IT As Usual: Doing Business With A Convict
Vendor registration for IT trade conference
So here's a fun web game to play - I call it "Pin the Stripes on a Convict."
First, take the name of each IT vendor that your organization does business with, and then put it into your favourite search engine, but limited to the US Department of Justice's Antitrust site. For example, try this one:
If you get "U.S. vs **YourVendorNameHere**" then you're a winner! You've just Pinned the Stripes on Your Convict!
For those of you with a competitive nature, I have some bad news - almost every player gets to win at this game. For contrarians, how could you avoid winning? Here's a couple of suggestions:
But, let's suppose you are one of the lucky winners, because you probably are. In fact, there's a fair number of our customers who will self-describe as "We're a **ConvictedAntiTrustVendor** Shop!"
So, how best to do business with your Convict? Here's an easy 3-step plan.
- It's important to get to a Trusted Advisor status with your antitrust Convict - that way you'll get the best business value from the relationship. When determining your needs, always first consult your Convict. By preference, don't consult with independent or competitive sources - it will only confuse matters, and your Convict is certain to have hurt feelings.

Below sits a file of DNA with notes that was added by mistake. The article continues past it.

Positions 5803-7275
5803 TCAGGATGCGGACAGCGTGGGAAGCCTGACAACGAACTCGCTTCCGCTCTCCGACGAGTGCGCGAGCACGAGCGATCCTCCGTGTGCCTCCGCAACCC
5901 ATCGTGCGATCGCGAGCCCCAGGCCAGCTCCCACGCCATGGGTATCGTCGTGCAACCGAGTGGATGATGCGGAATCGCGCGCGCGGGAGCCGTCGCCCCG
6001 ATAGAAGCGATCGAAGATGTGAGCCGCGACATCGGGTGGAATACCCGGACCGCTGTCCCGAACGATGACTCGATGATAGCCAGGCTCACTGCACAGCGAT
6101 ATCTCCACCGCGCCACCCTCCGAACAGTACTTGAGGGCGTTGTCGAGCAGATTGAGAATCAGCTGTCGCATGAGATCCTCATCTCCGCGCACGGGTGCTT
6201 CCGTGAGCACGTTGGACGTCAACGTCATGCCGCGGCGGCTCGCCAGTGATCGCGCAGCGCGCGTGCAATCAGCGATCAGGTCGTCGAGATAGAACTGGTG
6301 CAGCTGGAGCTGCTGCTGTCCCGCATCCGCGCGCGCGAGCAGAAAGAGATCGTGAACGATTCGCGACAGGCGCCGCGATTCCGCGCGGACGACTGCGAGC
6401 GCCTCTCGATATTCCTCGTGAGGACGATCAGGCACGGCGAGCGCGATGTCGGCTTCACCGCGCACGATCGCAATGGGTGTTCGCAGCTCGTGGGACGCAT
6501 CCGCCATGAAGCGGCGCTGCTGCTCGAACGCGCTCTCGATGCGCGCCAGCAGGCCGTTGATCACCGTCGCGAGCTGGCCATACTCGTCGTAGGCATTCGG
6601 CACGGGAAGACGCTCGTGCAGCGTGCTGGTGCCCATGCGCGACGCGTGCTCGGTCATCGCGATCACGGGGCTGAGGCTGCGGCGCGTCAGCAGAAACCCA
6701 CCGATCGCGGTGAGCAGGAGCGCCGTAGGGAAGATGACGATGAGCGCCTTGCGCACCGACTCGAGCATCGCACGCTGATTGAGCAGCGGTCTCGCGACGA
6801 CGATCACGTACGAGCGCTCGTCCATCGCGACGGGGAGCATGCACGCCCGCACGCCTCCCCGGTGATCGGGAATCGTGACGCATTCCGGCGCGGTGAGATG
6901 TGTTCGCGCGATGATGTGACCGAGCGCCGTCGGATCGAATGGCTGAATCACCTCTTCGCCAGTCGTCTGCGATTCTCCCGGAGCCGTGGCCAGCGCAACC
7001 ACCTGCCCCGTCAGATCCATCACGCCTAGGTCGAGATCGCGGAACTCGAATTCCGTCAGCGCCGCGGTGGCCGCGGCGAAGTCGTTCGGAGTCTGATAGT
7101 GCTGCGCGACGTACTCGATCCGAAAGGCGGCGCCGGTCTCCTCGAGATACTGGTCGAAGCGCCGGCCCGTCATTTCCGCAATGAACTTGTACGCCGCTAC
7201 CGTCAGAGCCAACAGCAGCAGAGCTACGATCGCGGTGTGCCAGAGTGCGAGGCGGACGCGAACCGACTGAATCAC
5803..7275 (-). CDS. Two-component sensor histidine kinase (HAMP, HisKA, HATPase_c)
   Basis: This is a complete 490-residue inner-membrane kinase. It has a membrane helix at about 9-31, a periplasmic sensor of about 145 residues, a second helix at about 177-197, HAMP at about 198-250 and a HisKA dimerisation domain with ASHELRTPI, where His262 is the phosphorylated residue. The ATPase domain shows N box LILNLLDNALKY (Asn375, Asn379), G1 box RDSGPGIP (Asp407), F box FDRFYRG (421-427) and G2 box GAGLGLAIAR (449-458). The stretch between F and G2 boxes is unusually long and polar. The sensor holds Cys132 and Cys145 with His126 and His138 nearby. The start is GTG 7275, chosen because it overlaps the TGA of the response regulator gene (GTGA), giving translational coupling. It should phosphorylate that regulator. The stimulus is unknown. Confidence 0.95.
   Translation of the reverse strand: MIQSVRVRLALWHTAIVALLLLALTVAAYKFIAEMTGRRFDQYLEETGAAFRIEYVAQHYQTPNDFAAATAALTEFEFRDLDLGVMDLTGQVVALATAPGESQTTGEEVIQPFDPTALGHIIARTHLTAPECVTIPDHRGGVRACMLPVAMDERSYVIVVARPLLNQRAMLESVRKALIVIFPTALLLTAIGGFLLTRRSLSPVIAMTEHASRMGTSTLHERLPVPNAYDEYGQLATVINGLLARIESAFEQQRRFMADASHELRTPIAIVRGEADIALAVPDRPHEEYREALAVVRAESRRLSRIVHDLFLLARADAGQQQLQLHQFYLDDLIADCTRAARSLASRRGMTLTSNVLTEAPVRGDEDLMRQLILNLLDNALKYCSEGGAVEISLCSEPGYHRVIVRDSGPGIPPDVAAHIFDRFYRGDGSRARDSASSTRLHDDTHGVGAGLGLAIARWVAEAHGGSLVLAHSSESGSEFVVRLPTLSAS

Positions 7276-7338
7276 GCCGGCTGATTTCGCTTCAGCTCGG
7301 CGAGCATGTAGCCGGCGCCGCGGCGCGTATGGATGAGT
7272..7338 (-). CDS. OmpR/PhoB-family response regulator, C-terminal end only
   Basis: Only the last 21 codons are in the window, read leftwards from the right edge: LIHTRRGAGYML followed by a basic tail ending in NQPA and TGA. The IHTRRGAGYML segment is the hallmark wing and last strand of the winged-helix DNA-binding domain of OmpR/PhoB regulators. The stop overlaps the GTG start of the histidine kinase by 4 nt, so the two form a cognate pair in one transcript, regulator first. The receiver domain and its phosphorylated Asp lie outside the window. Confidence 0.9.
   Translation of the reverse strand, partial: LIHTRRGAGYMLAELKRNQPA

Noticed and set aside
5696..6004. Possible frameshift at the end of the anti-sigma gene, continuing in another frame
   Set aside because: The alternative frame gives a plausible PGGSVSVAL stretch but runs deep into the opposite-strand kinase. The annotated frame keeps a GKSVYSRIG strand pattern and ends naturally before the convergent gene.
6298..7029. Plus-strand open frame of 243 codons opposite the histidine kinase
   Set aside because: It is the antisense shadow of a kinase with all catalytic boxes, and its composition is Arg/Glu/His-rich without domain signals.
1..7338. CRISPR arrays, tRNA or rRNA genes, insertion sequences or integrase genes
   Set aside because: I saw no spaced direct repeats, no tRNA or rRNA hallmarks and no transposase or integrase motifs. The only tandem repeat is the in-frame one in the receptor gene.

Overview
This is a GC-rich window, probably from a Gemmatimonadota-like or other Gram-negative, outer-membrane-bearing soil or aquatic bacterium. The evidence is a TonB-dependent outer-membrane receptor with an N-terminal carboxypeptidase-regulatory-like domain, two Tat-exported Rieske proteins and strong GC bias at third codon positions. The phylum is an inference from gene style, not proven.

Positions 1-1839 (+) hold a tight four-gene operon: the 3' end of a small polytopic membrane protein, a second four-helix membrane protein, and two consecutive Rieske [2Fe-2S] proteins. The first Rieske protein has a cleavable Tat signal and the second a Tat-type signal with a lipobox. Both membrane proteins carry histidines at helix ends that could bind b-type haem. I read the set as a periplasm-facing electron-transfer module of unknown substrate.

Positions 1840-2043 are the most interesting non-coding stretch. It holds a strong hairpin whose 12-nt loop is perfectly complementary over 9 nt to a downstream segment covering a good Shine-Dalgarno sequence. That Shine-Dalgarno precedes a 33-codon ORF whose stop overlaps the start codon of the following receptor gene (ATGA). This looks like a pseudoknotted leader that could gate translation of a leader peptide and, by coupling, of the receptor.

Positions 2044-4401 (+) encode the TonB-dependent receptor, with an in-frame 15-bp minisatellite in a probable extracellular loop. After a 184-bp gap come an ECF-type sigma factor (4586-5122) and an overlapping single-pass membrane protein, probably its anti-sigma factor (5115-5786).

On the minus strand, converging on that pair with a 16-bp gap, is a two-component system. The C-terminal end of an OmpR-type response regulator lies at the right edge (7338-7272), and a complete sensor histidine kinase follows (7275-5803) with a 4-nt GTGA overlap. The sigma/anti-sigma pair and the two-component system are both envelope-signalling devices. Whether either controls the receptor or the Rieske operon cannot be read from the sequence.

- Take opportunities to buy things you're not certain you need yet inside a large pricing structure where you're not certain what you're paying for - commonly known as an "Enterprise Agreement." Invariably, Enterprise Agreements with Convicts provide substantial discount rates on all the products you don't require, and will help you consume them at a rate well beyond what you thought you needed.
- Adopt your Convict's products as formal enterprise Standards and conveniently bypass all those difficult-to-read ISO, IEEE or IETF-style standards. This will cut down on future reading of any interoperability documentation, as you'll have eliminated interoperability entirely.
Now that you've got a plan, you're ready to Champion your Convict inside your organization. Take opportunities at meetings to drop their name, set up sales sessions for your Convict with underconvinced buyers, arrange tickets to fancy Convict conferences for your decision-makers, wear Convict-branded apparel.
But don't wear their striped stuff. Folks might get confused as to who was responsible.